Try: Rocks and Daggers
- Little Joy: Little Joy:
Great little act with some Strokes pedigree. While that influence comes through at times, however, the sound is quite distinct and lovely, in its own way.
Try: Don’t Watch Me Dancing
- Vampire Weekend: Vampire Weekend:
The biggest little act ever, most of you have probably heard this somewhere. Like last year’s Neon Bible, this one got heavy airtime in a variety of venues, but like that record, Vampire Weekend is well executed. The afro-pop rubs some folks the wrong way, but I enjoy its distinction.
- Gnarls Barkley: The Odd Couple:
I liked the last one better too. Still, this is an excellent, different album. And it’s Dangermouse: if you think I’d leave him off the list, you’re insane.
- Flogging Molly: Float:
This Irish-punk conglomerate is one of my favorite acts going, and if it wasn’t for the presence of Sigur Ros on the list, I’d be tempted to claim they’re the best live. They are simply phenomenal. Float’s a good offering, I think, from these guys: it took a couple of plays, but I’m sold.
Try: From the Back of a Broken Dream
- Santogold: Santogold:
Ok, this is even more pop than Noah and the Whale; it’s borderline Top 40, in fact, as Santogold tracks now play in frigging Old Navy stores. I know, I know. But give it a listen. I don’t like all of it, but what’s good is good. And girls tend to love it, as an FYI.
Try: L.E.S. Artistes
- Okkervil River: The Stand Ins:
I’ve tried to listen to Okkervil River in the past and they simply didn’t click, for whatever the reason. The Stand Ins changed that; I get it now, I think. Borderline dissonant indie rock shown to good display.
Try: Singer Songwriter
- Thievery Corporation: Radio Retaliation:
If you’re thinking, “hmm…Thievery Corporation – I know I’ve heard that somewhere,” you’re thinking of Lebanese Blonde, their (excellent) track that’s been in a bazillion movies and twice as many commercials. Radio Retaliation is, in my view, classic Thievery: weird ambient electronic rock featuring a variety of stylistic influences.
Try: 33 Degree
- Bound Stems: The Family Afloat:
Took a little while with this one, and they don’t quite get to where I think they can. Tracks like the opener are Exhibit A: it’s listenable for the first two or three minutes, excellent the remainder. More consistency would place them higher.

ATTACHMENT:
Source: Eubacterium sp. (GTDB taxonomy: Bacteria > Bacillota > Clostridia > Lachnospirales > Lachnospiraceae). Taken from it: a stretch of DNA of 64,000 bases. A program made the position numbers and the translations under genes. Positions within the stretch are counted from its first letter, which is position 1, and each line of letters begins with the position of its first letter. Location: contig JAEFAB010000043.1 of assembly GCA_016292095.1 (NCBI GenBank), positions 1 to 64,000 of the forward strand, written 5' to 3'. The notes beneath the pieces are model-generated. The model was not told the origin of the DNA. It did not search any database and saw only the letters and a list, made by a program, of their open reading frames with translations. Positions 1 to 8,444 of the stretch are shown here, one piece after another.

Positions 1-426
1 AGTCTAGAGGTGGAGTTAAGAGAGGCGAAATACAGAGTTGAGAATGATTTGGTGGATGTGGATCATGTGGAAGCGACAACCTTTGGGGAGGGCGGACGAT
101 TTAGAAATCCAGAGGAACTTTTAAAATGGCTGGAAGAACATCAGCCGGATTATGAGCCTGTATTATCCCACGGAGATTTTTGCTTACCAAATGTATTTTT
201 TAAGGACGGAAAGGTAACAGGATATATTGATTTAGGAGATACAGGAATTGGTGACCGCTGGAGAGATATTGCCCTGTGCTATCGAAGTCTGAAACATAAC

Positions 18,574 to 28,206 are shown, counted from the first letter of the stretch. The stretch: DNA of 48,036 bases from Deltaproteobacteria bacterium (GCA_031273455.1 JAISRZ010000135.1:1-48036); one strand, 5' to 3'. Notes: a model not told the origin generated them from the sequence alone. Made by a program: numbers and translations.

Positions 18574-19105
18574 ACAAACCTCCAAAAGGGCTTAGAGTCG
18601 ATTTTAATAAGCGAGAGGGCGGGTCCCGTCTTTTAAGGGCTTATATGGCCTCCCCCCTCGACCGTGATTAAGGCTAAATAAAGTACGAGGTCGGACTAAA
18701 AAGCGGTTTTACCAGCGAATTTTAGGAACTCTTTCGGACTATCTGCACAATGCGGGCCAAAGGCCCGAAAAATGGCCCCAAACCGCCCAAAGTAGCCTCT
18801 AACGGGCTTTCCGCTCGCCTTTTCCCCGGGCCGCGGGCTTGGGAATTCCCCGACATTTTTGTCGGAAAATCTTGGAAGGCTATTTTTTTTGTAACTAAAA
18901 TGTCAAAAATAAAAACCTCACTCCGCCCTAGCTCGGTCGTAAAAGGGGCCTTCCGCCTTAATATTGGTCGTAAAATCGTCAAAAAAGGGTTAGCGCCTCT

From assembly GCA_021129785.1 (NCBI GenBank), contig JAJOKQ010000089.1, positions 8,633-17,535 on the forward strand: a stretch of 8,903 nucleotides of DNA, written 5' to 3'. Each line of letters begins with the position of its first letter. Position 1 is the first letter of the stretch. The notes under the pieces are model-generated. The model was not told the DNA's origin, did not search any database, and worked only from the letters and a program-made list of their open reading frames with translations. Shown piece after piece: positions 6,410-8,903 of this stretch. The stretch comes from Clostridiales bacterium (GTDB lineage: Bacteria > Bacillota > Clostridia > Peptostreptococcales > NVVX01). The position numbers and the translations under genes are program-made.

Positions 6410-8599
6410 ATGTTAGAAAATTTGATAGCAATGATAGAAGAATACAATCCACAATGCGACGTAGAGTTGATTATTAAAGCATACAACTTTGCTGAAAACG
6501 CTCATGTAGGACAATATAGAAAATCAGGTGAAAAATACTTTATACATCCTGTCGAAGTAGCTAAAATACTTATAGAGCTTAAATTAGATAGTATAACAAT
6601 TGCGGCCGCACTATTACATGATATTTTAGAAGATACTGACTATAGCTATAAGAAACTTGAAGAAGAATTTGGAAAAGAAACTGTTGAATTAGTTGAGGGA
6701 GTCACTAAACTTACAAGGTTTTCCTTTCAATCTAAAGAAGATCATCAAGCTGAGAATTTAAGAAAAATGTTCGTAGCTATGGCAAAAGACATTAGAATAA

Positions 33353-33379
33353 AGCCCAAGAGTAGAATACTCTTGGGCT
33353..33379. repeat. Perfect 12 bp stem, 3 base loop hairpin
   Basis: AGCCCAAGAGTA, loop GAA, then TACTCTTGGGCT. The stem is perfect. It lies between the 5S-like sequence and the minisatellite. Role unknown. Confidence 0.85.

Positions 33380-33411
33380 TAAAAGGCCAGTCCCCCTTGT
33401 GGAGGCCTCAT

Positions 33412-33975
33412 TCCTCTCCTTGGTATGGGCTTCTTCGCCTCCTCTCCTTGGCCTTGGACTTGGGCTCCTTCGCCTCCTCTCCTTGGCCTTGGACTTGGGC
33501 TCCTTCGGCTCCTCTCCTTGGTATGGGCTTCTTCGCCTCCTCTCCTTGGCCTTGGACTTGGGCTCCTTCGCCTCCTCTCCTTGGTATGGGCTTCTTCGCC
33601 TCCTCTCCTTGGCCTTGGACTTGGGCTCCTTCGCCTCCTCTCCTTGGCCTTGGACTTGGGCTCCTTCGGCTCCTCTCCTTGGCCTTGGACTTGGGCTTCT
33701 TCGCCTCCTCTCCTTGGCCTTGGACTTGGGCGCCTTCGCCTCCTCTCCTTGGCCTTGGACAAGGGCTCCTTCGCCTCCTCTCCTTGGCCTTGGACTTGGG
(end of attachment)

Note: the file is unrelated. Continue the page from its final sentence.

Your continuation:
Try: Taking Tips from the Gallery Gang
- Someone Still Loves You Boris Yeltsin: Pershing:
I’ve listened to these guys for a number of years, and this is their best effort – IMO – to date. Very listenable if technically not diverse rock.
Try: Modern Mystery
- Parts & Labor: Receivers:
Not a bad little album.
Try: Nowheres Nigh
- The Black Keys: Attack & Release:
The Dangermouse produced Black Keys effort was, frankly, not exactly what I expected or even hoped for, but it’s still very good. If you like your rock heavy on the blues, the Black Keys are your band. Enjoy, and you’re welcome.
Try: I Got Mine
- King Khan & The Shrines: The Supreme Genius of King Khan & The Shrines :
For some of you, the directness of the King Khan & The Shrines approach will be, effectively, a bludgeoning. For myself, as a fan of vaguely similar bands in the Detroit Cobras, it’s refreshing. Give them a listen, and find out what camp you sit in.
Try: No Regrets
B.) Peter Adams: I Woke With Planets In My Face:
I love this album, not least because it’s self-published and made available at http://www.peteradamsmusic.com/ for a Radiohead-style “pay what you want” economic model. I valued it at $8 per album, as I recall, but it’s probably worth twice that.
Try: Conversations With the Moon
And there you have it. I’m sure there are other more technically sound, more comprehensive, and generally better lists, but that’s mine. If you’re interested in actually hearing some of this instead of just listening to me talk about it, head over to the Favtape and drink deep of 2008. A couple of caveats: due to the limitations of Favtapes catalog, a.) I couldn’t always pick the track I wanted and b.) some of the albums (Thievery and Peter Adams, I think) didn’t have any available at all from the album and thus are omitted. My apologies.
The Honorable Mention list for those seeking more punishment: The Avett Brothers “The Second Gleam,” The Dutchess & The Duke “She’s the Dutchess, He’s the Duke,” Electric President “Sleep Well,” Airborne Toxic Event “The Airborne Toxic Event,” MGMT “Oracular Spectacular,” We Are Scientists “Brain Thrust Mastery,” Portishead “Third,” Margot & the Nuclear So and So’s “Animal!/Not Animal.”